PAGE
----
Medication, Banned Books, and Conspiracy Theories

Today I am “working” from home. In reality, I called the client this morning and informed them that the likelihood of me getting much done today was pretty slim. I’m looking after Miss 17 – after two weeks fighting tonsillitis, going through one round of antibiotics, and still being sick, I’ve turned my focus almost completely on her. She’s taking tablets every two hours now, and I’m forcing her to keep drinking, and eating anything I can get her to – despite her less than enthusiastic responses to my constant reminders and encouragement.

Being “the enemy” is hidden in the back of the mythical parenting instruction book, isn’t it. It’s got sections on everything from “putting your dirty clothes in the wash”, to “having a shower”, “washing your hair properly”, and “getting home before dark”.

While not watching the clock until the next dispensary of medication, I’ve been tinkering with work stuff, playing chess against the computer, and wondering what I might write on the blog today. I’m an expert at looking like I’m busy, but actually getting little or nothing done. This morning’s insane rabbit hole was task list applications – I’ve always thought task list apps were a great idea, but have never stuck to using one. Now I’m “busy” filling in the bullet journal for the week ahead. In reality, work has turned into a reactionary stumble from one day to the next – all long term plans went out of the window some time ago.

Oh – nearly forgot – I bought “The Holy Blood and the Holy Grail” last night – the book that Dan Brown stole all the research from when he wrote “The DaVinci Code”. This is straight out of my play-book – wanting to find things out for myself and make my own conclusions, rather than accept what other people say. It’s the same reason I read so many of the banned books years ago.

Did you know I had read lots banned books? Many of them are not banned any more of course, but I always found myself drawn to them. I think perhaps Vladimir Nabokov’s “Lolita” is the most famous – along with Henry Miller’s “Tropic of Cancer”, and the various books wrapped in conspiracy theories – “The Catcher in the Rye” sprinds to mind.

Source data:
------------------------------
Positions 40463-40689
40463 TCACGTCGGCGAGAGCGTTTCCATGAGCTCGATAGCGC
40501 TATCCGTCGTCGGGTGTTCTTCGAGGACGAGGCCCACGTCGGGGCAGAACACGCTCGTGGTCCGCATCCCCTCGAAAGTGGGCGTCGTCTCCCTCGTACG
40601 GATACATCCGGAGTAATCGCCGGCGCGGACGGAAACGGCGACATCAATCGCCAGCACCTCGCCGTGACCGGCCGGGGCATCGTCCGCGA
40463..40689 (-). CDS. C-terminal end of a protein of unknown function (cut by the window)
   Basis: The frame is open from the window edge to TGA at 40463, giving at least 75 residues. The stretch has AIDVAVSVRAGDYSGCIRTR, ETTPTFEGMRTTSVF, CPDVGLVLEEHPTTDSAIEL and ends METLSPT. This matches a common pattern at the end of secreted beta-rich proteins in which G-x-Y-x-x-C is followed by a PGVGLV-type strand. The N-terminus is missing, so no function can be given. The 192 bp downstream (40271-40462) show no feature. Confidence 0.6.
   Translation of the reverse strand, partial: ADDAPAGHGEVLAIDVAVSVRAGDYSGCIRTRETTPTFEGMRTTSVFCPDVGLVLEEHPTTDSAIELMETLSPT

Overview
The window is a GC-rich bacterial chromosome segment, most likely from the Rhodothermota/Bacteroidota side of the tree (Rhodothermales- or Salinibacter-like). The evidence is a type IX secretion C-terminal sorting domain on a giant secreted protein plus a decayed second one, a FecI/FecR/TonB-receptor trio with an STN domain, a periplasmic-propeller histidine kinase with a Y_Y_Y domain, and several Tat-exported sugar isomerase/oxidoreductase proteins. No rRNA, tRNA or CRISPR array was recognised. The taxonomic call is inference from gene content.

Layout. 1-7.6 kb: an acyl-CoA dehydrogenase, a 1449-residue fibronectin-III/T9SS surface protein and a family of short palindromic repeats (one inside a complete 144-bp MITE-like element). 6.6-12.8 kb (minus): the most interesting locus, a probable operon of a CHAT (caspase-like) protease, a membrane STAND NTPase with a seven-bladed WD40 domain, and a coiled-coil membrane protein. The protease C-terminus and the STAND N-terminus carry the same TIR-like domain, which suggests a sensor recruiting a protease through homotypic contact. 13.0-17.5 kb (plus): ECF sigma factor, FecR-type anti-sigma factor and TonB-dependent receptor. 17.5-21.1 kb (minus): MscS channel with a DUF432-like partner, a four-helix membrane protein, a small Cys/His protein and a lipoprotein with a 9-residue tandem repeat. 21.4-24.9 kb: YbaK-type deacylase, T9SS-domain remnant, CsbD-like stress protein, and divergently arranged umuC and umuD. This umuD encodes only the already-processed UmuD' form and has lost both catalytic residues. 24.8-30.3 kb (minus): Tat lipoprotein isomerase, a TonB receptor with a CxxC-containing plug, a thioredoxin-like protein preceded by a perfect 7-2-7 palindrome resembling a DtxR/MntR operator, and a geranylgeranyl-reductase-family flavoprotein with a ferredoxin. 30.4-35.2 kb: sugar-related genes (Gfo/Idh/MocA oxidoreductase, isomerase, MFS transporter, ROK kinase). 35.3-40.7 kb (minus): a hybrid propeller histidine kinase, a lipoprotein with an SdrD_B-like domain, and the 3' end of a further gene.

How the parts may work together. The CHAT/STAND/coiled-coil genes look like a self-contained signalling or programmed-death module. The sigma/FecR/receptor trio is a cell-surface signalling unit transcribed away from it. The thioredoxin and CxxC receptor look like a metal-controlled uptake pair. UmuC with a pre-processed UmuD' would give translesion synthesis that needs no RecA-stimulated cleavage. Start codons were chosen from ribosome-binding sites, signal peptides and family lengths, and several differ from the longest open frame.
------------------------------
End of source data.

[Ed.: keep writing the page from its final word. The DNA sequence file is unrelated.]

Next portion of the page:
When I was young and impressionable, I loved conspiracy theories. I still tend to think there is no smoke without fire, but am perhaps more willing to accept that we will never know, and devote less time to reading the opinions of others who cannot prove their theories either. That something happened, and was covered up in Roswell is probably without question. What it was, and what happened to it probably went to the grave with the various people involved. That something significant happened, and was covered up at Holloman Air Force Base in the late 1960s is also without question – again, we’ll never know.

As I’ve mentioned before – I’m happy these days if I can find two socks that match on a morning, let alone worrying about lights in the sky, things that go bump in the night, or which books record history most accurately. I quietly make my way from day to day, write these idiotic blog posts about it, and try not to harm too many people along the way. That’s enough for me.

5 Replies to “Medication, Banned Books, and Conspiracy Theories”

  1. Never read the DaVinci Code wanted to but never got around to it .. my in-law has them I should try them when I’m done with my list of books . Need to get back on Goodreads but can’t find all my username and password … love your post I do not think their boring or any such thing . I would say their real and that’s a good thing.

    Liked by 1 person

  2. I’m with you on the conspiracy theories. I used to love a good headfirst dive into them, but now I find them objectively interesting, with the attitude that there is probably some element of accuracy to them. To be honest, I just enjoyed learning about the different theories and drawing my own conclusions about the most probable outcome… but who has the time for that now?

    Liked by 1 person

  3. I hope Miss 17 is feeling better! I’ve never read The Holy Blood and The Holy Grail. I’ve read some banned books. I own The Catcher and the Rye…a gift from my English Teacher when I was a Senior in high school. All of my teens have read my copy for their high school summer reading (the youngest just read it this summer as she heads into high school). Sadly, I just received a text from her that our lovely (obnoxious) puppy was left to roam inside while she was at soccer practice and his chew toy of choice was my copy of the book. I’m sad, but at the same time, feel like it made it through bedtime reading with the hubby when I was prego with teen #1, reading by all three of my teens, and perhaps it had served its purpose {this is what I’m telling myself so I don’t harbor resentment over the fact that my copy that I’ve carried for 24 years, with its personalized message to me (it’s okay. I have the 2 quotes firmly engrained into my mind), has finally been ruined.}

    Liked by 1 person

    1. I have this scene in my mind now of you buying yourself a new copy of Catcher in the Rye, and then scanning your surroundings to see if you’re being followed (did you ever see the Mel Gibson movie “Conspiracy Theory” ?)

      Liked by 1 person

      1. lol. I’ve seen it, although it’s been ages. I know he’s obsessed with that book. I just watched a few scenes on Youtube. It reminded that a movie that I love with some of my favorite acting from Brad Pitt was 12 Monkeys.

        Liked by 1 person

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